Trigger alert: The following includes discussion of abuse and betrayal in Satyananda Yoga.
Case Study 21: Satyananda Yoga Ashram
Royal Commission into Institutional Responses to Child Sexual Abuse (RCIRCSA)
In 2014–15, Case Study 21 (CS21) of the Royal Commission into Institutional Responses to Child Sexual Abuse (RCIRCSA) examined, and made findings, regarding child sexual abuse by the leaders of Satyananda Yoga, reported as occurring during the 1970s and 1980s at the Satyananda Yoga Ashram at Mangrove Mountain, New South Wales (NSW), Australia.
The RCIRCSA heard testimonies about sexual abuse by Swami Akhandananda Saraswati, Swami Shishyananda Saraswati (Shishy), Swami Gorakhnath Saraswati, Swami Satyananda Saraswati, the founding guru, and his successor, current head of Satyananda Yoga, Swami Niranjanananda Saraswati.
The RCIRCSA concluded that Swami Satyananda Saraswati, the founding guru of Satyananda Yoga, had overarching authority at the Mangrove Mountain Ashram (and its centres) in his role as head of Satyananda Yoga worldwide. The RCIRCSA also determined that some practices and values associated with Satyananda Yoga served to foster and mask widespread abuse.
The international head of Satyananda Yoga, Swami Niranjanananda Saraswati, has offered little guidance or leadership in relation to the troubling conclusions of the RCIRCSA. Please read the Yoga Australia Statement for further information (Yoga Australia is recognised as the peak body for yoga in Australia).
While the head of Satyananda Yoga and most of the associated global community have turned their backs on those who have been harmed in Australia, it does not mean that the Australian members of this yoga movement should do the same.
This website has been created by former initiates of Satyananda Yoga, yoga teachers from other organisations and yoga researchers and academics, in consultation with many of the survivors of abuse, and with secondary victims of vicarious trauma and institutional betrayal.
The aim is to record:
- the history of abuse in Satyananda Yoga in Australia;
- the testimonies of the bravery, courage and resilience of the survivors as presented at the Royal Commission;
- the on-going manifestations of institutional betrayal and its impact on the community; and
- examples of beneficiaries, enablers and bystanders of the historical abuse and the on-going institutional betrayal; and
- provide resources and courses to educate people on Case Study 21: Satyananda Yoga Ashram (RCIRCSA).
Responses to the RCIRCSA by:
- AYS (Academy of Yoga Science) Wellbeing Foundation
- Yoga for Good Foundation
- Rocklyn Yoga Ashram
- SYTA (Satyananda Yoga Teachers’ Association).
- Yoga Australia
It is hoped that future generations will learn from these accounts of individual and communal histories and will avoid making the mistakes of their predecessors.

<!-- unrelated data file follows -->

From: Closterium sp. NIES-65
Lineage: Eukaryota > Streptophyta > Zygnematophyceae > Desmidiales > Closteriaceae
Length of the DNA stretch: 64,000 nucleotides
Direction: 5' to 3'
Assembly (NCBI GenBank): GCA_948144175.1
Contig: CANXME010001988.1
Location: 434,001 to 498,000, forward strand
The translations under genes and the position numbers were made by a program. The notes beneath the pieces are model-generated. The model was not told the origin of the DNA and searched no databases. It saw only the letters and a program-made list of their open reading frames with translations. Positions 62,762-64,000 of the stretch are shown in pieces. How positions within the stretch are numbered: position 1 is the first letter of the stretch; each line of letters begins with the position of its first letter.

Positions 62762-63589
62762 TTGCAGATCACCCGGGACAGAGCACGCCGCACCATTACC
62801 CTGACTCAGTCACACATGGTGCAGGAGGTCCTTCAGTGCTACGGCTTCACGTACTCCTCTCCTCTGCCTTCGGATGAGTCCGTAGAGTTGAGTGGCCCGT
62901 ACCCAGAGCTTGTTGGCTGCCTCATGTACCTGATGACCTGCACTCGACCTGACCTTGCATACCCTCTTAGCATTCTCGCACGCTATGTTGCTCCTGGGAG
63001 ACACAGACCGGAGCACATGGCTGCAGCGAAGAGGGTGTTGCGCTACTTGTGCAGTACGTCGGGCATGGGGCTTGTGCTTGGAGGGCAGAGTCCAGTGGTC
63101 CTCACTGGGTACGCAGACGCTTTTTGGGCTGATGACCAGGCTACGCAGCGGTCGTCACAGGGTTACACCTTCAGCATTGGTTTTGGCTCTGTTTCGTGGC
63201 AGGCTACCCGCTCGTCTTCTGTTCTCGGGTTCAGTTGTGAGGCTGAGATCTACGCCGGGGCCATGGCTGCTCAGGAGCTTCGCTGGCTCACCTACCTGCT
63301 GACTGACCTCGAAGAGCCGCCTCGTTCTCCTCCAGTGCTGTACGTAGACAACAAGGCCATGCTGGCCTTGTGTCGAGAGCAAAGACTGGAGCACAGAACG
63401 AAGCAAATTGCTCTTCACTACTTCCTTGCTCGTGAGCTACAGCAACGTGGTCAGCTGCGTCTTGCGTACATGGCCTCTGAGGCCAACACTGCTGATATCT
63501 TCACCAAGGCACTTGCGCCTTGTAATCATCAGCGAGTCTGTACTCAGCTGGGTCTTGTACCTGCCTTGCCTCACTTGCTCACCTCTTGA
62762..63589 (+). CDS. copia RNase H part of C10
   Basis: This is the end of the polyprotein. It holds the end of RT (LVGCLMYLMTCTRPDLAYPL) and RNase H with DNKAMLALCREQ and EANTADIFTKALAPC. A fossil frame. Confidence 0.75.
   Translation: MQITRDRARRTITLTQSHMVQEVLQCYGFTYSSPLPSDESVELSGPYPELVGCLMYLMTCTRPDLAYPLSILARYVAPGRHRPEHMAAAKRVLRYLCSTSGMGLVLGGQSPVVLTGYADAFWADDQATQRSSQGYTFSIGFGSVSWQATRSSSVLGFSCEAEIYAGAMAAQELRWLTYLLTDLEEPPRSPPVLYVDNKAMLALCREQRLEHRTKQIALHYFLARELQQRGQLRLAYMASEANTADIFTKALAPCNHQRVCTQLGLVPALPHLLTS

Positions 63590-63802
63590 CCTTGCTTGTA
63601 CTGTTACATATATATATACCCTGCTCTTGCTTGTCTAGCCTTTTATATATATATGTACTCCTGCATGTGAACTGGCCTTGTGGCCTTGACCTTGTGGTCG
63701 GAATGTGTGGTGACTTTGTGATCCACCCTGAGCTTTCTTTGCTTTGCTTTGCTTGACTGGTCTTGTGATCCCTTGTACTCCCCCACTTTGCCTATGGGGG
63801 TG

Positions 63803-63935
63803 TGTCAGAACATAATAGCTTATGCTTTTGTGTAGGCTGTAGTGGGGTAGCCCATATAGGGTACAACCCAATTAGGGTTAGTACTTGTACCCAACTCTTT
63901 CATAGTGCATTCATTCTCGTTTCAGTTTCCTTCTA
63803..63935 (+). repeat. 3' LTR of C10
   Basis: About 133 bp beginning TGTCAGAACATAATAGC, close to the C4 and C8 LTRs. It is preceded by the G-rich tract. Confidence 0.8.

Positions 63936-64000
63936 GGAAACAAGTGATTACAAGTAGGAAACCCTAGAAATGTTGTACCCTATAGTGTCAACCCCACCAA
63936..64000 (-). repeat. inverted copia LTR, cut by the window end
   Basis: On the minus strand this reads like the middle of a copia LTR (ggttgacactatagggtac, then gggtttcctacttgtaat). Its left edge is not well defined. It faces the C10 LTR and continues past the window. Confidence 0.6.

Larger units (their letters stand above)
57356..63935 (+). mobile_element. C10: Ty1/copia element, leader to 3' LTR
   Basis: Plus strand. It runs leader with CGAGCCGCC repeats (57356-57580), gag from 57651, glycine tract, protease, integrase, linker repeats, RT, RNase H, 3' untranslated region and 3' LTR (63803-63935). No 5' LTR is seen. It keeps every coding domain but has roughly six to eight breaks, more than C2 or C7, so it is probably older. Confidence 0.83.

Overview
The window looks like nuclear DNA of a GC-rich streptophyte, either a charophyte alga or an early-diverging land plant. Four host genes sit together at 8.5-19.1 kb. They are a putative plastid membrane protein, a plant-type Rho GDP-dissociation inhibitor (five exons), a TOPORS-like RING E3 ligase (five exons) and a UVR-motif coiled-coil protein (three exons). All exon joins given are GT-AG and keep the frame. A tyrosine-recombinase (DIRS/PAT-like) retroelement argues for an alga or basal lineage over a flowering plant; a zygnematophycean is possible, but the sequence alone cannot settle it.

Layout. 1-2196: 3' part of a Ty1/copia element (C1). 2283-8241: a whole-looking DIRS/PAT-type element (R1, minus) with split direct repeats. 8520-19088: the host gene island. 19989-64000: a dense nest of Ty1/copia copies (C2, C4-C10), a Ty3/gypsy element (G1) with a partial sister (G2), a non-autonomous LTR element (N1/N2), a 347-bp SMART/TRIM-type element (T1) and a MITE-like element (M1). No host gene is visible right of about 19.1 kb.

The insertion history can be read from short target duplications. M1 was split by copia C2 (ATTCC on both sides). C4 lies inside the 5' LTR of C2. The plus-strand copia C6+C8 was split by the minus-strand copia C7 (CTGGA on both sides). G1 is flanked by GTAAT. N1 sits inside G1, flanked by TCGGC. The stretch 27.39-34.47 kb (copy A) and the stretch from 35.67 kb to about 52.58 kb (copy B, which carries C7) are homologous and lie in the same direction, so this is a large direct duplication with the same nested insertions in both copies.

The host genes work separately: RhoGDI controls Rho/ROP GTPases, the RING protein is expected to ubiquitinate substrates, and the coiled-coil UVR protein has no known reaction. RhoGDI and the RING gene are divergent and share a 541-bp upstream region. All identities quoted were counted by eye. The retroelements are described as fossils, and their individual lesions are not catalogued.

Salute to Survivors
To the survivors who gave their testimonies to the Royal Commission into Institutional Responses to Child Sexual Abuse (RCIRCSA), we say thank you. You shone a light into the darkest corners of Satyananda Yoga and we are grateful, because you have shown us what is real and what is depraved in yoga.
Many of you went whilst very young with your families to the Mangrove Ashram and the Indian Ashrams, there to have the prime of your lives stolen from you. Many of you went independently in search for meaning and healing, and you too were left confused and traumatised in what should have been a sacred place of retreat.
For decades, you have carried alone the wounds of betrayal, perpetrated by one who was your supreme guide and highest source of inspiration. You have suffered in silence holding the shock and horror within you.
Now, thanks to Case Study 21: Satyananda Yoga Ashram by the Royal Commission into Institutional Responses to Child Sexual Abuse and the #MeToo Movement, you know that, within Australia and in other countries, you were one of many, who suffered such abuse in the Satyananda Yoga Empire. You are no longer alone.
To all of you we offer our deepest sympathy and respect, and our care and support as we search for truth, healing reparation and justice.
To the family members and friends of the survivors and supporters we thank you for taking a stand against violence and abuse in yoga. Though many of you, too, have been blamed, shamed and silenced, we say, you too are no longer alone.
To the advocates and allies we say, take good care of yourselves, the journey you have embarked upon is long and arduous. Let us attend to our ethical and moral duty together so that the next generation can be better informed about what is right and what is wrong in yoga.
Brave survivors, your experiences will not be relegated to the annals of past history for we understand that your experiences are not historic, they are ever-present. As such, your stories will be held here for the world to see and for future generations to learn from and honour.